Problem: Let $\omega\in\Omega^r(M^n)$ suppose that $\int_\sum \omega = 0$ for every oriented smooth manifold $\sum \subseteq M^n$ that is diffeomorphic to $S^r$. Show that $d\omega = 0$.

Proof: Assume $d\omega \neq 0$. Then there exists $v_1, \ldots, v_{r+1}\in T_pM$ such that $d\omega_p(v_1, \ldots, v_{r+1}) \neq 0$.

$D^{r+1}\subseteq \mathbb{R}^{r+1}$ a smooth submanifold of $\mathbb{R}^{n}$ with boundary $S^r$. Let $(h,U)$ be a chart around $p$ such that $D^{r+1}$ (with some radius) is mapped to $N = h^{-1}(D^{r+1})$ around $p$. Then $N$ is a smooth submanifold of $M^n$ with boundary equal to $\partial N = h^{-1}(S^r)$ (diffeomorphic to $S^r$).

By definition of the integral and Stokes' theorem:

$\int_{\partial N} \omega = \int_N d\omega = \int_{D^{r+1}}(h^{-1})^* (d\omega)$.

Now let $\alpha = (h^{-1})^*(d\omega)$. Then $\alpha = f(x)dx_1\wedge\ldots\wedge dx_{r+1}$(topform in $\mathbb{R}^{r+1}$). Since $f(x) \neq 0$, it has to be different from zero on a small domain. Assume that $f(x) > 0$. Then $\int_{D^{r+1}}\alpha = \int_{D^{r+1}}f(x)d\mu_{r+1} > 0$.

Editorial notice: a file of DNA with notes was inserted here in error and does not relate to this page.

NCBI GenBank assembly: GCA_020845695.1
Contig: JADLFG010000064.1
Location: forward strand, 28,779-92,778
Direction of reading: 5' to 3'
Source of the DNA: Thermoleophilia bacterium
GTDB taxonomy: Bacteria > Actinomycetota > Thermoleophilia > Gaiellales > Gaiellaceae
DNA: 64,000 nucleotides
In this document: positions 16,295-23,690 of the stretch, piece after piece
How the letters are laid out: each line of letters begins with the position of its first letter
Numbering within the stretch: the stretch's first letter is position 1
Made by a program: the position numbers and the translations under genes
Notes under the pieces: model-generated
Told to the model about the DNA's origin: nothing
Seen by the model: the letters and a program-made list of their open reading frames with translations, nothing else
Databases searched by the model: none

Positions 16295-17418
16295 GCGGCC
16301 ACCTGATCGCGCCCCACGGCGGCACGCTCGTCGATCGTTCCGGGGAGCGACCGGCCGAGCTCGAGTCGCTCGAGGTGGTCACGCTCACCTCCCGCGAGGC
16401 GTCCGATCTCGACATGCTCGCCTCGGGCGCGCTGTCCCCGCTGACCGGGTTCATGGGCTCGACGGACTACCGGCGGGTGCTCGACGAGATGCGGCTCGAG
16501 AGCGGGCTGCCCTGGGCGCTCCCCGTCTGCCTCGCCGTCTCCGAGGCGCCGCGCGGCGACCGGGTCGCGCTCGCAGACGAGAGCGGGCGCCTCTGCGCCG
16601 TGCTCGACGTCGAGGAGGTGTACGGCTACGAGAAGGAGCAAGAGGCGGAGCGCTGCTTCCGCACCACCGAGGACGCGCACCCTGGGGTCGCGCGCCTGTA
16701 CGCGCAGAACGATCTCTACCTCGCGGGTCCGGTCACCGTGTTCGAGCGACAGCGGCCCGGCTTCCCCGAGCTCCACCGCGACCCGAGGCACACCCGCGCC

-- I feel my idea is correct, but I'm not fully sure this is a full good proof. Could this have been done easier? I'm grateful for any feedback.

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    $\begingroup$ I think you need to assume that $r<n$, or there may be no such oriented smooth submanifold. $\endgroup$ – Akhil Mathew Nov 29 '10 at 0:05
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    $\begingroup$ I think this seems reasonable. The idea is that the integral of $\omega$ will vanish on the boundary of any $r+1$-ball in $M$ by Stokes theorem. Now just shrink the ball so it is really small. Then this integral is essentially the value of $\omega$ at the center. So this value is zero. $\endgroup$ – Akhil Mathew Nov 29 '10 at 0:07
  • $\begingroup$ Yes, $r<n$ is assumed in the proof. $\endgroup$ – M.B. Nov 29 '10 at 0:12
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    $\begingroup$ @M.B.: I know this is old, but perhaps you might consider adding an answer to your question to give it closure? It looks like a correct proof to me. $\endgroup$ – davidlowryduda May 9 '12 at 5:13

As suggested by mixedmath since the proof was correct to begin with.


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